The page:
Suppression of seed germination at supraoptimal high temperature (thermoinhibiton) during summer is crucial for Arabidopsis (Arabidopsis thaliana) to establish vegetative and reproductive growth in appropriate seasons. Abscisic acid (ABA) and gibberellins (GAs) are well known to be involved in germination control, but it remains unknown how these hormone actions (metabolism and responsiveness) are altered at high temperature. Here, we show that ABA levels in imbibed seeds are elevated at high temperature and that this increase is correlated with up-regulation of the zeaxanthin epoxidase gene ABA1/ZEP and three 9-cis-epoxycarotenoid dioxygenase genes, NCED2, NCED5, and NCED9. Reverse-genetic studies show that NCED9 plays a major and NCED5 and NCED2 play relatively minor roles in high temperature-induced ABA synthesis and germination inhibition. We also show that bioactive GAs stay at low levels at high temperature, presumably through suppression of GA 20-oxidase genes, GA20ox1, GA20ox2, and GA20ox3, and GA 3-oxidase genes, GA3ox1 and GA3ox2. Thermoinhibition-tolerant germination of loss-of-function mutants of GA negative regulators, SPINDLY (SPY) and RGL2, suggests that repression of GA signaling is required for thermoinibition. Interestingly, ABA-deficient aba2-2 mutant seeds show significant expression of GA synthesis genes and repression of SPY expression even at high temperature. In addition, the thermoinhibition-resistant germination phenotype of aba2-1 seeds is suppressed by a GA biosynthesis inhibitor, paclobutrazol. We conclude that high temperature stimulates ABA synthesis and represses GA synthesis and signaling through the action of ABA in Arabidopsis seeds.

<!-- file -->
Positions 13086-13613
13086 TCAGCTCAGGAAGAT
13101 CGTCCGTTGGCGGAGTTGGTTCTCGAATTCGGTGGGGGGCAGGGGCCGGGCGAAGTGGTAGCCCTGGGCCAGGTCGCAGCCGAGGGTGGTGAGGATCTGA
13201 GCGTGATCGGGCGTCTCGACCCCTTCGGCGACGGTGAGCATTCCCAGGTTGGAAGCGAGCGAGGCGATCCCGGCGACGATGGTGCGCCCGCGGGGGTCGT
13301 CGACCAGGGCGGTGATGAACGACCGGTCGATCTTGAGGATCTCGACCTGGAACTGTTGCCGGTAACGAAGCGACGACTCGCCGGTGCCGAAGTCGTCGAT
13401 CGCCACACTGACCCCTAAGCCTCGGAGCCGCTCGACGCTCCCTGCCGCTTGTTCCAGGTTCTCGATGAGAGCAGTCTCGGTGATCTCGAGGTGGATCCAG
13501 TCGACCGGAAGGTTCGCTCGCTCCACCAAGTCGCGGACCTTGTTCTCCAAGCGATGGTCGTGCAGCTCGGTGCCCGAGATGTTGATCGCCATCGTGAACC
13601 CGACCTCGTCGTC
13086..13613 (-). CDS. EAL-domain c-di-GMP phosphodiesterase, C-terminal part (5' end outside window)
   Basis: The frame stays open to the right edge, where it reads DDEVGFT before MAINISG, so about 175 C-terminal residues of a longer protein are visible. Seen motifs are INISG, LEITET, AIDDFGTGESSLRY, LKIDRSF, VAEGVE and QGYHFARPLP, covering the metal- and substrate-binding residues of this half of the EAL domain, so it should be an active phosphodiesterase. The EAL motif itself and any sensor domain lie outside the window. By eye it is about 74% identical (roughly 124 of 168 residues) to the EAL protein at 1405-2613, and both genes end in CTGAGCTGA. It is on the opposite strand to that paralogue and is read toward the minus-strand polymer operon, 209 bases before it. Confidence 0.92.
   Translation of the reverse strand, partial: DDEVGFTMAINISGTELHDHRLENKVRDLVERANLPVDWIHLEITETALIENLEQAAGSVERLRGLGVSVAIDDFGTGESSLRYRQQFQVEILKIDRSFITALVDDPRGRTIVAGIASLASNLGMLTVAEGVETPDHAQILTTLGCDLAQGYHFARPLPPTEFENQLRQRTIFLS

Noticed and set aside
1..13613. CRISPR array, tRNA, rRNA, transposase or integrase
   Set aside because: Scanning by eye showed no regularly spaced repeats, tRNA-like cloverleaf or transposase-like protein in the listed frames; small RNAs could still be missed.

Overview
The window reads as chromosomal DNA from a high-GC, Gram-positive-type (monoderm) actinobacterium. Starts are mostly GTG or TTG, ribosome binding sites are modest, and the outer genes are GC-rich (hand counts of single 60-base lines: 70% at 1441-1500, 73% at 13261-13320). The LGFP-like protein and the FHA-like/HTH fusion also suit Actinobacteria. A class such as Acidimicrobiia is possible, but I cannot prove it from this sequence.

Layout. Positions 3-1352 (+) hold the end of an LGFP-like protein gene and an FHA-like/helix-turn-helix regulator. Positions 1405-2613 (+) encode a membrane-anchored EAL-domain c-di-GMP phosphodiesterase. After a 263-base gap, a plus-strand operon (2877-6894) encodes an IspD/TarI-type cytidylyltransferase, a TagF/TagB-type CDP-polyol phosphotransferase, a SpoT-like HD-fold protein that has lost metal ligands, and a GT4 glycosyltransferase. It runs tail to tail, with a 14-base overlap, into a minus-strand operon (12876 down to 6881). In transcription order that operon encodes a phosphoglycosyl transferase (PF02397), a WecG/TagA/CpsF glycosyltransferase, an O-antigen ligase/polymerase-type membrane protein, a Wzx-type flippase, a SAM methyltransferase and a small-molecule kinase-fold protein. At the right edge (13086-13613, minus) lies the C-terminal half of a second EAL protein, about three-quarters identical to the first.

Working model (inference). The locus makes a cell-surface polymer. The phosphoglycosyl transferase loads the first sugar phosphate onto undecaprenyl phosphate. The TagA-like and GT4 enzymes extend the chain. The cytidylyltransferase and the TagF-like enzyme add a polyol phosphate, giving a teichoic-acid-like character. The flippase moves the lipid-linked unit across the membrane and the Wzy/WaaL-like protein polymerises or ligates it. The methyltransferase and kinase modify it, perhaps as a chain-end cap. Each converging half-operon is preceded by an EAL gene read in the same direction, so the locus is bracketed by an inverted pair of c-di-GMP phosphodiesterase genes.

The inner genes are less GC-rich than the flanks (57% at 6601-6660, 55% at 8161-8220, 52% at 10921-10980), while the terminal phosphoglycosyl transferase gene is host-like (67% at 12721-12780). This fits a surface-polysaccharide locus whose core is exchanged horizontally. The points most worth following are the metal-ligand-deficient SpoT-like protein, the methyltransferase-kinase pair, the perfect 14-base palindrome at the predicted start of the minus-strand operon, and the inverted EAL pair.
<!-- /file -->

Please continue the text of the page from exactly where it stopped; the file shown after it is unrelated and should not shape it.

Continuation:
ASJC Scopus subject areas
- Plant Science